In the year 1856 the American Government appointed a commission to settle this disputed line of boundary after it reached the sea-coast, as well as to determine the course which the parallel of 49° took across the continent.

The English Government in their turn appointed Commissioners for the like purpose. Captain Prevost was the first selected, and in the autumn of 1856 was ordered to commission H.M.S. 'Satellite’ and proceed to Vancouver Island. It was then discovered that no accurate chart of the channels in dispute betireen the island and the mainshore existed; that the position and extent of the group of islands among them were very imperfectly known; while the relative value of the channels themselves could only be arrived at from such meagre information as the masters of two or three Hudson Bay Company’s trading vessels were able to give. It was therefore determined that a surveying vessel should also be despatched—in the first place to make a complete survey of the disputed waters, and afterwards to continue it along the coasts of Vancouver Island and the mainland of the British territory. For this purpose Captain George Henry Richards was selected, and commissioned H.M.S. ‘Plumper.’

The ‘Plumper’ is what is called in the navy an auxiliary steam-sloop, barque rigged, of 60-horse power, and armed with two long 32-pounders and ten short ones, of a pattern which has now nearly gone out of date. She had been paid off from a long cruise on the West Coast of Africa the day before Captain Richards commissioned her, and it was not to be wondered at that when she came to be “overhauled” in the dock she was found very rotten in some parts. It was discovered also that she would be very inefficient for the surveying work unless a chart-room were built on deck, and accordingly this had to be done. Owing to these causes her preparation for sea was greatly prolonged, and we were not ready for a start till the middle of March.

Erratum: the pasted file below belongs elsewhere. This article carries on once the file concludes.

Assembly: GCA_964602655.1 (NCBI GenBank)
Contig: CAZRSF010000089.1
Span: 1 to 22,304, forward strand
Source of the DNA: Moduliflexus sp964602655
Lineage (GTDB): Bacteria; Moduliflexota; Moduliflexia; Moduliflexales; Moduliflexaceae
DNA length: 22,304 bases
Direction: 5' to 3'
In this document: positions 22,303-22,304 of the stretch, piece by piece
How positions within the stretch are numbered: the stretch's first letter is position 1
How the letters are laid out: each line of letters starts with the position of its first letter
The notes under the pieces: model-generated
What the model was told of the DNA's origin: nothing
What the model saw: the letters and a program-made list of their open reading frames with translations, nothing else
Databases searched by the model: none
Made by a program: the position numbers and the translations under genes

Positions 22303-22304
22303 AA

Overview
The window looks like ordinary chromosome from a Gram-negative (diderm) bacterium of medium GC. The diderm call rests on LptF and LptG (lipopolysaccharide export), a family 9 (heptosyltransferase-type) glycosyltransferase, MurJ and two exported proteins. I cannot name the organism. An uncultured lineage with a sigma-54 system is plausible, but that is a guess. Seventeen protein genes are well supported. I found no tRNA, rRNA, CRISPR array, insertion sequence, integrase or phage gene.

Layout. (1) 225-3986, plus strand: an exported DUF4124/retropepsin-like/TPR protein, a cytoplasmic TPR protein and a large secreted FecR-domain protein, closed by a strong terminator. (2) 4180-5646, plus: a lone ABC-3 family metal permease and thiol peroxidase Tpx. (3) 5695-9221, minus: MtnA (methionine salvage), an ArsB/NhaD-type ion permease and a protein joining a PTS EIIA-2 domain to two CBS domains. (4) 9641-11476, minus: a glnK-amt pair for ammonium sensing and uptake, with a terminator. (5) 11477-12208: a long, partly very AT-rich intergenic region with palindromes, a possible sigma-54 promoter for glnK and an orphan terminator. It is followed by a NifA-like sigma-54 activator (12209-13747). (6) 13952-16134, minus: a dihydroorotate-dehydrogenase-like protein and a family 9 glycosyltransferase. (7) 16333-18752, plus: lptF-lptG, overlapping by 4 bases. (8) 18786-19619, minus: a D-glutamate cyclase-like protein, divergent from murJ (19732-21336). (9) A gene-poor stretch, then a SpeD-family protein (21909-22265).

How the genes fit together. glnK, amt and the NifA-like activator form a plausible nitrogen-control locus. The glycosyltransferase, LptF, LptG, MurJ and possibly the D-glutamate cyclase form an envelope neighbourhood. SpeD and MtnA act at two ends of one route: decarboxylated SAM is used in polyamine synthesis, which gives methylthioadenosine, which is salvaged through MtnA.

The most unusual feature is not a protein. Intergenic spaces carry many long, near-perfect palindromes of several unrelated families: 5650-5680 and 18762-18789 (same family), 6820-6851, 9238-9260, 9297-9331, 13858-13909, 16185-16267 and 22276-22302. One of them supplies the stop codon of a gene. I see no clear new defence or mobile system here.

Captain Richards was well known both as a surveyor and an Arctic explorer, he having been the Commander of Sir E. Belcher’s ship the 'Assistance,’ in the search for the remains of the Franklin expedition, and having while there made one of the longest and most harassing sledge-journeys upon record.

He had previously assisted in the surveys of the Falkland Islands, New Zealand, Australia, &c. Besides the command of this survey, Captain Richards received an appointment as Second Commissioner for the settlement of the boundary, in conjunction with Captain Prevost. Of the other officers, Mr. Bull, the master, was the principal surveyor, and with him were Messrs. Pender and Bedwell, then second masters, now masters. These three, with the captain, made the whole of the surveying staff at starting. Of course in five years several changes have taken place. On Mr. Bull’s death Mr. Pender became the senior assistant-surveyor, and other junior officers have learnt the work and have been added to the strength of the survey. The surgeon, at that time Dr. Forbes, undertook the Natural History and Botanical departments; hut he was likewise changed. He was invalided when the ship arrived at Valparaiso, and relieved by Dr. Lyall. Subsequently when the Land Boundary Commission, under Colonel Hawkins, arrived at Vancouver Island, Dr. Lyall was detached from the ship to them, and his place taken on board by Dr. Wood.

The repairs which wore found necessary before the ‘Plumper’ could start for so long a voyage, kept us in Portsmouth Harbour till the 11th of March, on which day we made our trial trip on the measured mile in Stokes Bay. The average speed obtained was six knots (nautical miles of 2000 yards each) per hour, which, although as much as we expected from the horse-power of the vessel, we afterwards found by no means adequate to the rushing currents in the inner waters between Vancouver Island and British Columbia.